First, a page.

It wasn’t until I got back to California and realized that all my friends were really high on the sheepskin boots. I realized it was because they were all surfers and all of their buddies had been to Australia and brought back pairs of boots for their friends. Within the surf market, it was a pretty big deal. We switched our whole marketing and selling effort to surf shops, and immediately every store we went to told us ‘Oh my God, they’re going to be fantastic, you’re going to make a fortune.’ This was like two or three days of checking out all the stores, so my friend and I were able to borrow $20,000 capital and we bought 500 pairs into California. As soon as they arrived, we organized them and we filled up our vans and went back on the road and the same surf shops were going ‘Oh my God, Brian, you’re going to make a killing but we can’t sell them out of our store because we only sell surfboards and shorts and sandals. They’re too expensive for us, but good luck, you’re going to make a killing!’. This happened time and time again both to me and my friend. We regrouped after about 3 weeks on the road and totaled up our sales for the year – it was 28 pairs.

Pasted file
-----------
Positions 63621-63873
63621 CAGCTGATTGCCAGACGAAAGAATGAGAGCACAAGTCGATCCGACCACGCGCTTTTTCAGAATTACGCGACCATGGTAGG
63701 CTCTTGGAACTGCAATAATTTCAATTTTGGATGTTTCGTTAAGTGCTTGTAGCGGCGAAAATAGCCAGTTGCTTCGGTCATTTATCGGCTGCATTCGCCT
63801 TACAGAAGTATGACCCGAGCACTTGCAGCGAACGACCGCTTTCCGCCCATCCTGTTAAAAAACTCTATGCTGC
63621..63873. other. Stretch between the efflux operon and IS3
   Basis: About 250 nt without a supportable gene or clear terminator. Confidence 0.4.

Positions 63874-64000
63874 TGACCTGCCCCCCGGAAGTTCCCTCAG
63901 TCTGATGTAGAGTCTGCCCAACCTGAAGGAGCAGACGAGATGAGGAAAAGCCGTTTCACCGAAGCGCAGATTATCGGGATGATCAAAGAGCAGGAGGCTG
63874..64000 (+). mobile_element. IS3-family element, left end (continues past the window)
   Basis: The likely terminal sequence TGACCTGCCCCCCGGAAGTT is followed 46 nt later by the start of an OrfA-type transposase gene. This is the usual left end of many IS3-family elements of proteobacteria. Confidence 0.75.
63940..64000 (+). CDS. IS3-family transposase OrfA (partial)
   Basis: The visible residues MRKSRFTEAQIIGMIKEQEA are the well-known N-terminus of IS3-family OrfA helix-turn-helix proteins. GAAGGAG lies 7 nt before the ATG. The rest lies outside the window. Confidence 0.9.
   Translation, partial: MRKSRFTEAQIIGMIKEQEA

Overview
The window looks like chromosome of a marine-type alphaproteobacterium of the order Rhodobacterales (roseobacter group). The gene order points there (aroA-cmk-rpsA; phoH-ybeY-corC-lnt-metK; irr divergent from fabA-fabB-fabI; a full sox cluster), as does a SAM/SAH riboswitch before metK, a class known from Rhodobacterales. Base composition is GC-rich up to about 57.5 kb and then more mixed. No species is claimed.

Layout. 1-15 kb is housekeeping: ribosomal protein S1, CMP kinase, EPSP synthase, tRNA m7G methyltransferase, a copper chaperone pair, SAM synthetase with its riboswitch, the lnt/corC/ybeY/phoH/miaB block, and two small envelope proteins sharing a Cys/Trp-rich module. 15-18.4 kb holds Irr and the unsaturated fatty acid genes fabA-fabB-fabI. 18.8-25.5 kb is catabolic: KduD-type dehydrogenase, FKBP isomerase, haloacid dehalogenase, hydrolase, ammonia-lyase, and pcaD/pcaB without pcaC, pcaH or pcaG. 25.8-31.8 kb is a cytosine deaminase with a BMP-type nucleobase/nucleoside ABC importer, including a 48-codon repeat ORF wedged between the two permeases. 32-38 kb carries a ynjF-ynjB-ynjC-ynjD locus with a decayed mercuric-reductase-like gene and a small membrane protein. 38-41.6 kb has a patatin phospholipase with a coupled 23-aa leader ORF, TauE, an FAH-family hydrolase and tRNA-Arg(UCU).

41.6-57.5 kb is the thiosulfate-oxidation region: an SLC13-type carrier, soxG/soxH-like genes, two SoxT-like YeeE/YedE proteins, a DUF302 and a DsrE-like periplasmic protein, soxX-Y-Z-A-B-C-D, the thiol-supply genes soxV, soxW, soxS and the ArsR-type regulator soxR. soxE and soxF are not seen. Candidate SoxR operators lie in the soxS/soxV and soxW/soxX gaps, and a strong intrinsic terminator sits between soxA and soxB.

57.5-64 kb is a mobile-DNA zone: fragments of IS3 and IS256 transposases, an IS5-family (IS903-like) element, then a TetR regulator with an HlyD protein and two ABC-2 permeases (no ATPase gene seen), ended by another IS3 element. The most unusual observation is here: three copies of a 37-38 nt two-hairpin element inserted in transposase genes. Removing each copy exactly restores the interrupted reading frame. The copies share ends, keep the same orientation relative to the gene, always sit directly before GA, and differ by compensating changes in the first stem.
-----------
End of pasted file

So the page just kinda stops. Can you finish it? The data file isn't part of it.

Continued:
Jason:
Oh my God, that’s terrible.

Brian:
So we sat there looking at an inventory of 500 pairs for the next year. The lesson I learned was that I didn’t account for Americans not understanding the properties of sheepskin. In Australia, everybody knows it’s rugged, you can get it wet, you can’t sweat in it because it breathes, you can mash them up and they still come back to their original shape. America’s perception was that it’s delicate, it’s prickly, it’s hot, it’s sweaty and you can’t get it wet or slush on it. That misperception was a huge reason why the thing just had sort of a dead start.

Jason:
I’m really surprised – surfers.. That seems to counter-intuitive. What was the appeal to surfers?

Brian: